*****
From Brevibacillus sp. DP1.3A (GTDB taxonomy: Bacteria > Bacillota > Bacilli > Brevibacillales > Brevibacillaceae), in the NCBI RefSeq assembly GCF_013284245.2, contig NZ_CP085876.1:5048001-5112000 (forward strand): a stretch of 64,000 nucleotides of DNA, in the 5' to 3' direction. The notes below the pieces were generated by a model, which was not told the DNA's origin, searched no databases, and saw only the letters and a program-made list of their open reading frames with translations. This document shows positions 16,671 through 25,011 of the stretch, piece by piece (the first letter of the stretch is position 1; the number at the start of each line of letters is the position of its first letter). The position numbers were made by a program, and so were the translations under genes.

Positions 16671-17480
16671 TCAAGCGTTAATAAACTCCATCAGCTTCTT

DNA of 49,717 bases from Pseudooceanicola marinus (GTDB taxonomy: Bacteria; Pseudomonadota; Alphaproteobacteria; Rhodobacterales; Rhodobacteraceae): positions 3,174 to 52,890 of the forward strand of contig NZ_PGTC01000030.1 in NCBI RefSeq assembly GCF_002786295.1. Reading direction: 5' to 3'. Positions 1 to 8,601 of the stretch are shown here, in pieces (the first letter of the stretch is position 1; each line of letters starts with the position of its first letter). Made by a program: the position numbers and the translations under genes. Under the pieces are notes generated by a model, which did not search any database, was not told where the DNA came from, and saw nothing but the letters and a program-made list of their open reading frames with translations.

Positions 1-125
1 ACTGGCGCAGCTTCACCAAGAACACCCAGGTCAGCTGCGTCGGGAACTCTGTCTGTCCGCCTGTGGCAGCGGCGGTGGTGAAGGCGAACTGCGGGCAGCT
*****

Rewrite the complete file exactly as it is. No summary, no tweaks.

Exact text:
From Brevibacillus sp. DP1.3A (GTDB taxonomy: Bacteria > Bacillota > Bacilli > Brevibacillales > Brevibacillaceae), in the NCBI RefSeq assembly GCF_013284245.2, contig NZ_CP085876.1:5048001-5112000 (forward strand): a stretch of 64,000 nucleotides of DNA, in the 5' to 3' direction. The notes below the pieces were generated by a model, which was not told the DNA's origin, searched no databases, and saw only the letters and a program-made list of their open reading frames with translations. This document shows positions 16,671 through 25,011 of the stretch, piece by piece (the first letter of the stretch is position 1; the number at the start of each line of letters is the position of its first letter). The position numbers were made by a program, and so were the translations under genes.

Positions 16671-17480
16671 TCAAGCGTTAATAAACTCCATCAGCTTCTT

DNA of 49,717 bases from Pseudooceanicola marinus (GTDB taxonomy: Bacteria; Pseudomonadota; Alphaproteobacteria; Rhodobacterales; Rhodobacteraceae): positions 3,174 to 52,890 of the forward strand of contig NZ_PGTC01000030.1 in NCBI RefSeq assembly GCF_002786295.1. Reading direction: 5' to 3'. Positions 1 to 8,601 of the stretch are shown here, in pieces (the first letter of the stretch is position 1; each line of letters starts with the position of its first letter). Made by a program: the position numbers and the translations under genes. Under the pieces are notes generated by a model, which did not search any database, was not told where the DNA came from, and saw nothing but the letters and a program-made list of their open reading frames with translations.

Positions 1-125
1 ACTGGCGCAGCTTCACCAAGAACACCCAGGTCAGCTGCGTCGGGAACTCTGTCTGTCCGCCTGTGGCAGCGGCGGTGGTGAAGGCGAACTGCGGGCAGCT